EduClips: From Merit Pay in Dallas to Cracking Down on Early School ‘Lunch’ in NYC, School News You Missed This Week From America’s 15 Biggest Districts

EduClips is a roundup of the week’s top education headlines from America’s 15 largest school districts, where more than 4 million students across eight states attend class every day. Read previous EduClips installments here.

Dallas — TX House Budget Models Merit Pay Proposal on Dallas System: A $9 billion school funding plan recently unveiled in the Texas House incentivizes merit pay using a model partially based on one currently used in the Dallas school district. Dallas ISD was repeatedly mentioned in the debate because part of the legislation was modeled after a district program that pays the highest-performing teachers the most money and then offers them more to work in the most challenging schools. Dallas Superintendent Michael Hinojosa applauded the merit pay provisions and noted that the district’s experience has led to 300 teachers earning more than $70,000. He said new funding the House bill would provide — in addition to the money from last year’s voter-approved property tax increase — means “a whole lot more teachers will be able to earn more than $70,000.” But Giana Ortiz, representing the Dallas chapter of the National Education Association, noted that 80 percent of Dallas teachers earn less than $56,000. (Read at Dallas News)

Fairfax County — District Failed to Report on Students Who Were Restrained or Left Isolated, WAMU Finds: For years, Fairfax County Public Schools reported to the federal government that not a single student was physically restrained or trapped in an isolating space. But documents obtained by WAMU reveal hundreds of cases in which children, some as young as 6, were restrained or put in seclusion multiple times. In some cases, a single child was confined to a room almost 100 times in a school year. The U.S. Department of Education requires public school districts to report the data to ensure no specific demographic group is unfairly targeted. But the civil rights office relies on districts to self-report. When asked why Fairfax school officials reported zero cases in 2009, 2013, and 2015, despite documentation showing otherwise, a spokesperson replied that there was no requirement for the district to report the data to the state. Fairfax County Public Schools also said there was “internal miscommunication about data reported to [the Office for Civil Rights] which has been corrected” and “data that was being reported had not been properly reviewed,” in a statement after repeated inquiries from WAMU. (Read at WAMU)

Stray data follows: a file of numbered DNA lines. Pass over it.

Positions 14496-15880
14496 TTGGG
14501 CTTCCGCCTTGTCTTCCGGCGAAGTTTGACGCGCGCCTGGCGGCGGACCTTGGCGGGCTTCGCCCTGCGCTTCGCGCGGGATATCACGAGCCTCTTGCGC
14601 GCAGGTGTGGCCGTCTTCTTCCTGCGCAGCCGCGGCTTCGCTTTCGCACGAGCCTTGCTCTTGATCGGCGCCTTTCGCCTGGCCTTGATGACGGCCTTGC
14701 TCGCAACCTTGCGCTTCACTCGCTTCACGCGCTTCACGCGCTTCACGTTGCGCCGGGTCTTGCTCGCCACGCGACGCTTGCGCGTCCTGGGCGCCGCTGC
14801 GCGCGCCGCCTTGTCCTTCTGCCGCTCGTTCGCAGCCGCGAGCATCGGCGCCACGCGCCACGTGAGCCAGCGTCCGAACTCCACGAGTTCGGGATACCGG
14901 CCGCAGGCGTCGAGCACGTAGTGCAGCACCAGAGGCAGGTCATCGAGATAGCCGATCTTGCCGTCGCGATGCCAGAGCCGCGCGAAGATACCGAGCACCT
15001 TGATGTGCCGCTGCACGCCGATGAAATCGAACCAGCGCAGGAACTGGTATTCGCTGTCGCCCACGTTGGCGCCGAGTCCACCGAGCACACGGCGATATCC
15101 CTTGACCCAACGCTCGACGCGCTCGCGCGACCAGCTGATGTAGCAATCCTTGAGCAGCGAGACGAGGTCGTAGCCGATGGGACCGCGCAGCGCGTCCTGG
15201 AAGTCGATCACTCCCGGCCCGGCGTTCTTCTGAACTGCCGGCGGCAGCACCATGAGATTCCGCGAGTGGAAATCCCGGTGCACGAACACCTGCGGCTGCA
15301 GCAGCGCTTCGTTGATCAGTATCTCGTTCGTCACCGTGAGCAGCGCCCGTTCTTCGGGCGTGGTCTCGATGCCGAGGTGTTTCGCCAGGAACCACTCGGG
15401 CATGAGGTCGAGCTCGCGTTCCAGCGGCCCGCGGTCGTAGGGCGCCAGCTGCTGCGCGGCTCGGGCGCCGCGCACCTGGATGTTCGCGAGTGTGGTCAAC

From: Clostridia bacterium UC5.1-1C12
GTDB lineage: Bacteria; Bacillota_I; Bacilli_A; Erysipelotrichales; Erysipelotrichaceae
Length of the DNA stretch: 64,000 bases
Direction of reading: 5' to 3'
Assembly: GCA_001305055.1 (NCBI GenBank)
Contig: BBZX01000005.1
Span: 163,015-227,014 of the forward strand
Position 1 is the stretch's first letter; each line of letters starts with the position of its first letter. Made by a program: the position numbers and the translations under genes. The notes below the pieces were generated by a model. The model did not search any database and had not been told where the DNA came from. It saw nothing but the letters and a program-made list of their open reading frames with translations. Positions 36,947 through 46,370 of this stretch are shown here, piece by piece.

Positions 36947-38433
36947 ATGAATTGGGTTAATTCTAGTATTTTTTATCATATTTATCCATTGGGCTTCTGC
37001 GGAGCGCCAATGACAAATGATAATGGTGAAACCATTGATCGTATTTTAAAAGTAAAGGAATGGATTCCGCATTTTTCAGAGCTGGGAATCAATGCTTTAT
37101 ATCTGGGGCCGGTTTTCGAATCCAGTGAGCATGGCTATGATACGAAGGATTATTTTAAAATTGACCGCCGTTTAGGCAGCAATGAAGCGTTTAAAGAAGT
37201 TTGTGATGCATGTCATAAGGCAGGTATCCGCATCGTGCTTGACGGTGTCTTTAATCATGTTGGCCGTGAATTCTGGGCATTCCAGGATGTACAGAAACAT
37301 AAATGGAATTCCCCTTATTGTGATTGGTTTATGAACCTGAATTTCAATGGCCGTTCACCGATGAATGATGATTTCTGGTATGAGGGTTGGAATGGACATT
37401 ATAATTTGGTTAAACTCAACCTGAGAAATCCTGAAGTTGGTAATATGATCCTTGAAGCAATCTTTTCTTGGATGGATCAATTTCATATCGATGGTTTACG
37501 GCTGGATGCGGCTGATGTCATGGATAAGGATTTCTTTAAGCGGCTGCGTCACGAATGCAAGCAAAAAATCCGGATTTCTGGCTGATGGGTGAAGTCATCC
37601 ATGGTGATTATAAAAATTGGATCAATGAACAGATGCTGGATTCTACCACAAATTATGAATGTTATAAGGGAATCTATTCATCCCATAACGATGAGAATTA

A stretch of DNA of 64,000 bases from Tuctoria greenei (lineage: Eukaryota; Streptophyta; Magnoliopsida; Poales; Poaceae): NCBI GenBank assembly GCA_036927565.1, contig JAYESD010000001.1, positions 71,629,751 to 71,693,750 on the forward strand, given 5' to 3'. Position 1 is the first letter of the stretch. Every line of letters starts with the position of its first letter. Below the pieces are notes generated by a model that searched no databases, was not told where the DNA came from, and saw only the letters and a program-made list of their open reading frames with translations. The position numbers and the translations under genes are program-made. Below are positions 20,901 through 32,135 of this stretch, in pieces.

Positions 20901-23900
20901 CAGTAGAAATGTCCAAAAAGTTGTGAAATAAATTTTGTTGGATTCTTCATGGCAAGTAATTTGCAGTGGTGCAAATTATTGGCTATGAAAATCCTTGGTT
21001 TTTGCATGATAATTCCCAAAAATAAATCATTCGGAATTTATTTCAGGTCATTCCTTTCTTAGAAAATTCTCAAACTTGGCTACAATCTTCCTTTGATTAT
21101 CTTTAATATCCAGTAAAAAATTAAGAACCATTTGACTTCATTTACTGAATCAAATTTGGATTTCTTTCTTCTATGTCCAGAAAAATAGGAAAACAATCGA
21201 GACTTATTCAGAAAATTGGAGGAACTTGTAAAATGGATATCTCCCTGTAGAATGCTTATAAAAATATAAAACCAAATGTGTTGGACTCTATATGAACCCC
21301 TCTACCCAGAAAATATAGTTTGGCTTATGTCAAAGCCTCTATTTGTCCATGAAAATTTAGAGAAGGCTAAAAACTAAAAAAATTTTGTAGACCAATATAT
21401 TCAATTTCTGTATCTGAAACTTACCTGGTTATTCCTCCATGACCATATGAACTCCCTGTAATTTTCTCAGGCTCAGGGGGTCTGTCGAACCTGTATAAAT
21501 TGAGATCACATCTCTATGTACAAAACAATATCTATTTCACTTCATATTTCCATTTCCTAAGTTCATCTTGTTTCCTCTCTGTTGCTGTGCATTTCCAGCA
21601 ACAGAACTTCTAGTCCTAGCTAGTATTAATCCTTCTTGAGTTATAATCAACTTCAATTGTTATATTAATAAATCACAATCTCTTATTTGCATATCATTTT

New York City — Daily News: Many Schools Serve Early “Lunch” — Some Before 9 A.M.: An analysis of New York City Education Department records by the Daily News found that 908 city schools start serving lunch before 11 a.m. — thanks to a shortage of cafeteria space and questionable decision-making by principals. The analysis showed that roughly 55 percent of 1,638 public schools served lunch before 11 to at least some students. Research shows that kids have trouble learning on an empty stomach — and students and educators in city schools said the issue impacts their classrooms as well. Mayor Bill de Blasio vowed to take action, saying the system, in which some students eat the midday meal before 9 a.m., is untenable. “That has to change. It’s unacceptable. I’m a parent and I can say parents don’t want to see that for their kids,” de Blasio told reporters. (Read at the New York Daily News)